This is a followup post to “Simulating in the classroom (Part I)” which can be accessed here.
A second simulation, called Ba Fa’ Ba Fa’ I have found to be particularly effective. This one was also created by Gary Shirts and has been used by the Peace Corps for decades to teach new corps members the dangers of seeing the world through one’s own cultural lens. To set up the simulation, a brief introduction of two cultural groups is provided. The groups, named Alphas and Betas, separately learn the rules of their new culture in different rooms—two facilitators and two rooms near each other are required for this simulation to work. The Alpha culture is a touchy-feely relationship-oriented culture, with high context, and strong ingroup outgroup mentality. The Beta culture is a highly comp
etitive trading culture which speaks a “foreign language.” Once participants learn the rules of their culture observers and visitors are exchanged. In the words of the creators: “The resulting stereotyping, misperception and misunderstanding becomes the grist for the debriefing.” In the debrief instructors can start by having students explain their perceptions of the “other” culture, which typically focus on the negative such as describing Betans as “cold,” “greedy,” and “weird” or describing Alphans as “lazy,” “mean,” and “unfriendly to outsiders.” What is fascinating is that students describe the “other” culture in contrast to their newly acquired Alpha/Betan culture, which they learned only at the start of the simulation. If this is the case in this simulation imagine what years of living in your own culture does to one’s lens? It is a great starting point for a varied discussion on the impact of culture on beliefs, stereotypes, and communication.
Briefly described here, a third simulation, created by Dr. Peter Diplock, Assistant Vice Provost at the Center for Excellence in Teaching and Learning at the University of Connecticut, puts students into groups representing two railroad companies, who the instructor notes at the start are “non-competitor companies,” tasked with negotiating about use of a shared rail line. The negotiations take place across multiple rounds (one for each pair of students) and allows students to practice negotiation skills individually in front of the class. Yet what typically happens is that the groups get competitive, despite knowing that one of the companies is larger and will make more profit. Instead elements of human nature focused on competition rather than cooperation emerge, leaving a lot of profit on the table and setting up strong discussion on why the competitive side won out in the simulation—which always occurs. *More details on this simulation is available upon request as it does not have an official website.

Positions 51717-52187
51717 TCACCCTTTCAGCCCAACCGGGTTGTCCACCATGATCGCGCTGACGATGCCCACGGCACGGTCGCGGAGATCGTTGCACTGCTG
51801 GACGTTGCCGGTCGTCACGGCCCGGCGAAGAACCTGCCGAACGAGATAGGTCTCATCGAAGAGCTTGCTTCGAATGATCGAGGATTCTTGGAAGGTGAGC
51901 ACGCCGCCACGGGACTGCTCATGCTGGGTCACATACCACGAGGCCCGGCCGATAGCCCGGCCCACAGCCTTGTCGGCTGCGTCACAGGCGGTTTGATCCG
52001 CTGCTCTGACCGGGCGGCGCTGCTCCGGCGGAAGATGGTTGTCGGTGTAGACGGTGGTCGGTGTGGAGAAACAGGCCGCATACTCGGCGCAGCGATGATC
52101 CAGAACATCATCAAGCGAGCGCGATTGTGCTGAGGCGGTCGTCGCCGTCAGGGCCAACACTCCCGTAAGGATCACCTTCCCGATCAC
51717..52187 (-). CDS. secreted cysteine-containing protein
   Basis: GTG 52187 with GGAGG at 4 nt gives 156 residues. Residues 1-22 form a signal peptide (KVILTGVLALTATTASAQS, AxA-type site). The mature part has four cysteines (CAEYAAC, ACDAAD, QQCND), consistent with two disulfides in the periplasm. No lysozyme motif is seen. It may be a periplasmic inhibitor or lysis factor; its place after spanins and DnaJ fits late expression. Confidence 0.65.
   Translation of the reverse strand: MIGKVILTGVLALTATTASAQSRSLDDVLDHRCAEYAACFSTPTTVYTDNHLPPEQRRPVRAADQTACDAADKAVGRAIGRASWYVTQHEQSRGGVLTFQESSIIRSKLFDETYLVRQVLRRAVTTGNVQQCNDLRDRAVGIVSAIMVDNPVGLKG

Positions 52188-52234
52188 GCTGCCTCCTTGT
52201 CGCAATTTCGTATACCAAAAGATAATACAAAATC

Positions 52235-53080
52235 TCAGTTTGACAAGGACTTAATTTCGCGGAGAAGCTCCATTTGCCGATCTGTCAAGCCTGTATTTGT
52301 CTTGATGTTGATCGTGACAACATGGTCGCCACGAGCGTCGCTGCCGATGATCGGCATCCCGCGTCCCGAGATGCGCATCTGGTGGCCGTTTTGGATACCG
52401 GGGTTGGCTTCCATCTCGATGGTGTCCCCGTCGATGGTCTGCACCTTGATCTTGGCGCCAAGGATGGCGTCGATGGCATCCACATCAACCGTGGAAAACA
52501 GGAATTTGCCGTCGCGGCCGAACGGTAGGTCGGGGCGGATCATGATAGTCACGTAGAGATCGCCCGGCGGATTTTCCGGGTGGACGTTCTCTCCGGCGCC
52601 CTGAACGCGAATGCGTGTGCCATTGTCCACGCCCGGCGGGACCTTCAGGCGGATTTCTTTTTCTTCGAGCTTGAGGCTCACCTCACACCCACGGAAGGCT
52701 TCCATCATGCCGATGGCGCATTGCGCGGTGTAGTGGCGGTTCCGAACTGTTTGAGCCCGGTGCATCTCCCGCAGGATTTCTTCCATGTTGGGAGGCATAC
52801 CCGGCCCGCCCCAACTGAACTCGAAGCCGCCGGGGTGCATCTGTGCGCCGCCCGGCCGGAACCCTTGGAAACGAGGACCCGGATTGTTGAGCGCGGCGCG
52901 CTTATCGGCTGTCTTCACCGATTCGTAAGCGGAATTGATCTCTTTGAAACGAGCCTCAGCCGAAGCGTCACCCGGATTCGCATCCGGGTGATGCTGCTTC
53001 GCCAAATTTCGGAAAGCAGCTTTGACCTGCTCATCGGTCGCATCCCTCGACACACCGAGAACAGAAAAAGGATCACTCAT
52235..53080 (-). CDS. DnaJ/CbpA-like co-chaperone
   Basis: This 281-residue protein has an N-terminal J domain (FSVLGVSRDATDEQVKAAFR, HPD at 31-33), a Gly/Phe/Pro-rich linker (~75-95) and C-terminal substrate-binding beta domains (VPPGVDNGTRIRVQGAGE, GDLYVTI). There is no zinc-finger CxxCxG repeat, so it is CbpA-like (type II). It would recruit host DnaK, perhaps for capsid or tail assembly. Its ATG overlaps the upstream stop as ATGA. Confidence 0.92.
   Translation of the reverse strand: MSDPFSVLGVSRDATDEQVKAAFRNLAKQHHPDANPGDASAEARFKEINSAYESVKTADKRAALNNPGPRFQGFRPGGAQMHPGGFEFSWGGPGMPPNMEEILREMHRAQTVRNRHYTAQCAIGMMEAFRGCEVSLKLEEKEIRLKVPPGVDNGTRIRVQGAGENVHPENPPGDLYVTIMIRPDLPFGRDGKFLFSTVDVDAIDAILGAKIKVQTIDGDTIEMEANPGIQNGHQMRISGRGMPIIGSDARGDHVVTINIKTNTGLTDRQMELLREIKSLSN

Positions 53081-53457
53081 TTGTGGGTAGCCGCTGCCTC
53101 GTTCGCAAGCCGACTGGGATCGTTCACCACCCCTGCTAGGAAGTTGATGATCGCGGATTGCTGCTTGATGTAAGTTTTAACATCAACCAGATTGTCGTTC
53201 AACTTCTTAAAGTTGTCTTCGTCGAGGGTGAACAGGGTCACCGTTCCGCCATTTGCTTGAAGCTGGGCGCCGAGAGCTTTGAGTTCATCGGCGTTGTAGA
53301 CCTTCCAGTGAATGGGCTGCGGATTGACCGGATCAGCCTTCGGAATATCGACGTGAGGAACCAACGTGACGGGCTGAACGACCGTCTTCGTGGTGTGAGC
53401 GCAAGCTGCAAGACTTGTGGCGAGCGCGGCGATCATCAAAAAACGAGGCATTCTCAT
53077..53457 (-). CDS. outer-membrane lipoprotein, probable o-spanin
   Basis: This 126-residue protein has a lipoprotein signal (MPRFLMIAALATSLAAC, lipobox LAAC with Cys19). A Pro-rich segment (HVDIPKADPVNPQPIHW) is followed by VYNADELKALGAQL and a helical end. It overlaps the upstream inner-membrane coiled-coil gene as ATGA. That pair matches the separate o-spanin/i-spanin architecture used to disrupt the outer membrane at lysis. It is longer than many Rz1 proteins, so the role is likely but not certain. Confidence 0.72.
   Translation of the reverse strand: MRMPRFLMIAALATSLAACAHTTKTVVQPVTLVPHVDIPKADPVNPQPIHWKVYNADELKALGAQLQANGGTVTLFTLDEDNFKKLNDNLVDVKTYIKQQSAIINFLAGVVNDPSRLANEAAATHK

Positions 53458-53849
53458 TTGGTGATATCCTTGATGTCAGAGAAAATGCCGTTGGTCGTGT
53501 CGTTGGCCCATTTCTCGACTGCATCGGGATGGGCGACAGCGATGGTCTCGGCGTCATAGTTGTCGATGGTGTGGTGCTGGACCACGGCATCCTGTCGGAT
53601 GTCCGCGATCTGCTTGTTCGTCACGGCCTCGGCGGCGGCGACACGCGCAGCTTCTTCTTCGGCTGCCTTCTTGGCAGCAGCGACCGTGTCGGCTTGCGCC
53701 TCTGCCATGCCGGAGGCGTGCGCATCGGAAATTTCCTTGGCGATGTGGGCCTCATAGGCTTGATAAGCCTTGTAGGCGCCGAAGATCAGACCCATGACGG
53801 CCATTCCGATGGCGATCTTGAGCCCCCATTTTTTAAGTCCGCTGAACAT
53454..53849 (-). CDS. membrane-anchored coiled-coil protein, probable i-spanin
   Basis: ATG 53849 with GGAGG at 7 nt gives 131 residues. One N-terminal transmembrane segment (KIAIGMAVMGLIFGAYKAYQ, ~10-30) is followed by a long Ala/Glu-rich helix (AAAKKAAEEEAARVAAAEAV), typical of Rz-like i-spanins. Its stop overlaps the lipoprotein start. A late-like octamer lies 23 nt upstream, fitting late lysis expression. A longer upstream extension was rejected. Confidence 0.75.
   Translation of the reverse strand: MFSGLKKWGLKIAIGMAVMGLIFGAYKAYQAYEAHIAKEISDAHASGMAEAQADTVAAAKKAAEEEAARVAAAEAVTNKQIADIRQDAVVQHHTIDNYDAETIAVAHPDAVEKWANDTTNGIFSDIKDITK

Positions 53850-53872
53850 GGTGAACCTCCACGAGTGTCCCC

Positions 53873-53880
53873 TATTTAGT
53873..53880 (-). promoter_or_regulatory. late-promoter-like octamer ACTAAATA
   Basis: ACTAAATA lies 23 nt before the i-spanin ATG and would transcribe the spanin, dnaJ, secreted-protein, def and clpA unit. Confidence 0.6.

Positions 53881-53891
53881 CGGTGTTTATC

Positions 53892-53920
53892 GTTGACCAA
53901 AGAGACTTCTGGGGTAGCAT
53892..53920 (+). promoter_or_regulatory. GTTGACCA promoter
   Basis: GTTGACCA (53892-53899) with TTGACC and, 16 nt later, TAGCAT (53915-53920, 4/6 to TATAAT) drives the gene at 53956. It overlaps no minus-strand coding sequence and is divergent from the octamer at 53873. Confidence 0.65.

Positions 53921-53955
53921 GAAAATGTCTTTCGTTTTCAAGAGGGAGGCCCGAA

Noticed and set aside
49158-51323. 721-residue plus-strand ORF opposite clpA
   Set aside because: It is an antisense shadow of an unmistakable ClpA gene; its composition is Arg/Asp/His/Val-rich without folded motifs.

Overall, students get emotional, spirited, and keep conversations going about these simulations throughout the semester. I have found such simulations are powerful for exposing students to ideas of implicit bias, power, and to the strong cultural lenses that reside in all of us as socialized human beings. When they see these ideas taking shape through their own actions in the simulations it makes the concepts come to life in ways simply reading about them often does not. Of course, simulations also help break up long lectures—why simply tell someone about a concept when you can make them enact it through their own actions? Experience–based learning endures as I’ve had students remember these powerful lessons many years later—certainly more so than my Power Point lectures.